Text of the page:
Firm’s new entry-level model returns to two-wheel-drive roots
This car is simply amazing, and it’s been a long time coming. But better late than never. Ride and handling in the tricky bits is now right where it needs to be for the less typical (read: extreme) Lamborghini buyer. The mere fact that you are able to set up oversteer corner after oversteer corner with predictable control is enough to put a huge grin on your face. It’s exactly what we’ve been hoping for all this time. In a perfect world, the LP550-2 would be kitted out with the standard manual gearbox and optional ceramic brakes. However, it’s still incredible.
It’s been ten years since Lamborghini launched a rear-wheel-drive supercar – but with the arrival of the new LP550-2, the waiting is finally over.
Conceived in honour of the firm’s chief test driver, Valentino Balboni, each example also carries his signature and gets unique detailing, including a new range of colours and a dramatic white stripe that runs the length of the bodywork, Inside, there are special leather trims and a badge on the dash.
Based on the four-wheel-drive model’s aluminium chassis, power from the LP550-2’s V10 engine is down 10bhp to 542bhp at 8,000rpm – but as the kerbweight also falls by 120kg to 1,380kg, performance remains strong. Torque is undiminished, and the 0-62mph sprint time of 3.9 seconds is only 0.2 seconds less than the all-wheel-drive 550-4. Top speed is an awesome 199mph.
The car’s dampers and springs are also more rigid, and there’s a sturdier front anti-roll bar. Modified traction control settings are designed to allow greater stability at the limit.
While the four-wheel-drive LP550-4 Gallardo is impressive on the road, the LP550-2 version takes the thrill of driving one of these mid-engined models up a notch – and not only because of the new rear-wheel-drive set-up. Even at low speeds, this machine offers a more involving drive.
By far the most obvious improvement, though, is in terms of feel. The system is both direct and responsive. This is backed up by an ultra-stiff chassis that remains unflustered in even the tightest curves. Although the suspension is firm, it never feels stiff or unyielding, soaking up bends with ease. Throttle response is immediate – and under full acceleration, the car’s exhausts make a wonderful noise. The driver will be kept busy with the rifle bolt-action of the gearchange, too. The six-speed automatic e-gear transmission, fitted to our car, is optional, as Balboni specified that the manual set-up be standard. At his request, the car also gets metal, instead of ceramic brake discs – which although not as powerful – do offer a distinct price advantage.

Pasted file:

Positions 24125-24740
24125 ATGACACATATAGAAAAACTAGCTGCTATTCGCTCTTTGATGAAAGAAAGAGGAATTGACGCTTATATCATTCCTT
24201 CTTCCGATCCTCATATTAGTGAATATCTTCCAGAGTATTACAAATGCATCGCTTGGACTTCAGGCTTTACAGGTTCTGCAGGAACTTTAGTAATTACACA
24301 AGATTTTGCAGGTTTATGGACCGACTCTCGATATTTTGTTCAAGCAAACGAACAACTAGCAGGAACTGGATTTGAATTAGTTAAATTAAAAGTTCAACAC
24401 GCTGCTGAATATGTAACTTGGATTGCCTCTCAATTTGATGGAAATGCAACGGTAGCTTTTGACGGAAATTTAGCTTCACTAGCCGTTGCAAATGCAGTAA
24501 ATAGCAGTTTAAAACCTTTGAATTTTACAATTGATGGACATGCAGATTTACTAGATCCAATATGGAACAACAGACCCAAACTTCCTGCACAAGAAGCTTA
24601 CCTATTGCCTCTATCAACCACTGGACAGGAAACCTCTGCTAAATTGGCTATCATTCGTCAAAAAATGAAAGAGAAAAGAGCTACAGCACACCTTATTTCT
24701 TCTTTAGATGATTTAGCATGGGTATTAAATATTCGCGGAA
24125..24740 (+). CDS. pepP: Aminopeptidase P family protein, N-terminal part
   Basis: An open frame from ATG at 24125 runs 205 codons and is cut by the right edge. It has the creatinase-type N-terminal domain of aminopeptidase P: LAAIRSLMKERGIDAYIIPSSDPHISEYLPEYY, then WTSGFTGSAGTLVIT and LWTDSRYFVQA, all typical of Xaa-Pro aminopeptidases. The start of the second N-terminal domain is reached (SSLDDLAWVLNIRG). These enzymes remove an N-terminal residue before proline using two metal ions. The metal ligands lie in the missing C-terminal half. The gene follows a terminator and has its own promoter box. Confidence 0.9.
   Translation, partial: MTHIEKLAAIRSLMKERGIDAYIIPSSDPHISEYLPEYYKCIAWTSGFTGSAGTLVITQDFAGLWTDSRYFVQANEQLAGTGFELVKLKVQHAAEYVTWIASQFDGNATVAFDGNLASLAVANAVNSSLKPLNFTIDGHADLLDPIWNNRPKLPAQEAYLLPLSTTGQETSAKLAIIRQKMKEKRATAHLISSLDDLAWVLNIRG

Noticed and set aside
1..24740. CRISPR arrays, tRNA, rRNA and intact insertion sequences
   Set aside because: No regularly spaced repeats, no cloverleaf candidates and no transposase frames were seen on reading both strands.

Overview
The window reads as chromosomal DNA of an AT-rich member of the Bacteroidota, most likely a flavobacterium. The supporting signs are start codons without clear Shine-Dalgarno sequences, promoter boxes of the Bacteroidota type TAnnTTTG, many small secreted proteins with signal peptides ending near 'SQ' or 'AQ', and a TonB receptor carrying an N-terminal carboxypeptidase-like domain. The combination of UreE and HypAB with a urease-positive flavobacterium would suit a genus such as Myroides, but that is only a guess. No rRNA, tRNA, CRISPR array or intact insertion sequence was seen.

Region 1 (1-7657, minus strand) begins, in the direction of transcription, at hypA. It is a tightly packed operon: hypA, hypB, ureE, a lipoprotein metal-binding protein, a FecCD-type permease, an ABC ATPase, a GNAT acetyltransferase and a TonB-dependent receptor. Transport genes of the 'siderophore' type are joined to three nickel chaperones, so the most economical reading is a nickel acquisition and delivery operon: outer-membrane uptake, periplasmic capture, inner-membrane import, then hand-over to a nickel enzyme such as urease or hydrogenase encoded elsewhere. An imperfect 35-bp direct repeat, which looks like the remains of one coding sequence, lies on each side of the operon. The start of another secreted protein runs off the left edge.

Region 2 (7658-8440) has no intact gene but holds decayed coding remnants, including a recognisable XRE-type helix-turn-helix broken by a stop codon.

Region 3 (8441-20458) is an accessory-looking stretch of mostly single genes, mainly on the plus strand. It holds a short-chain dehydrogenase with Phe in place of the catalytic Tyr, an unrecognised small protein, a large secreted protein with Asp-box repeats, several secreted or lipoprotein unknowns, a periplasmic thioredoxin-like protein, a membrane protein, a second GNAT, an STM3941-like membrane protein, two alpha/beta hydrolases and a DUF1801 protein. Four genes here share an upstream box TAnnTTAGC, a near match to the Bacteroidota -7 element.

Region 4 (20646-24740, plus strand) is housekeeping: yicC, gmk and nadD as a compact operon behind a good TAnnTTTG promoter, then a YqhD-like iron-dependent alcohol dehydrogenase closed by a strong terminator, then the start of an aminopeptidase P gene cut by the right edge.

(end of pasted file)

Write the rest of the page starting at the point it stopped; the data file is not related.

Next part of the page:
Clearly, this evolution of the Gallardo is the most radical yet, but it promises to deliver unrivalled excitement. While the modifications made are best enjoyed on the track, there’s much more to this car than the reward offered at high speeds. In Corsa mode, the ESP doesn’t cut in now until the brakes are pressed extremely hard. Nonetheless, ESP can be switched off completely, too – vital if you want to drift the car through turns.
But if you want to buy one, you’ll have to be quick off the mark. Lamborghini promises that only 250 units of this spectacular car will be built.
However, the good news is that this is only the start of things for the rear-drive supercar chassis. We’ll be seeing a rear-drive model Gallardo and Murcièlago in the not too distant future.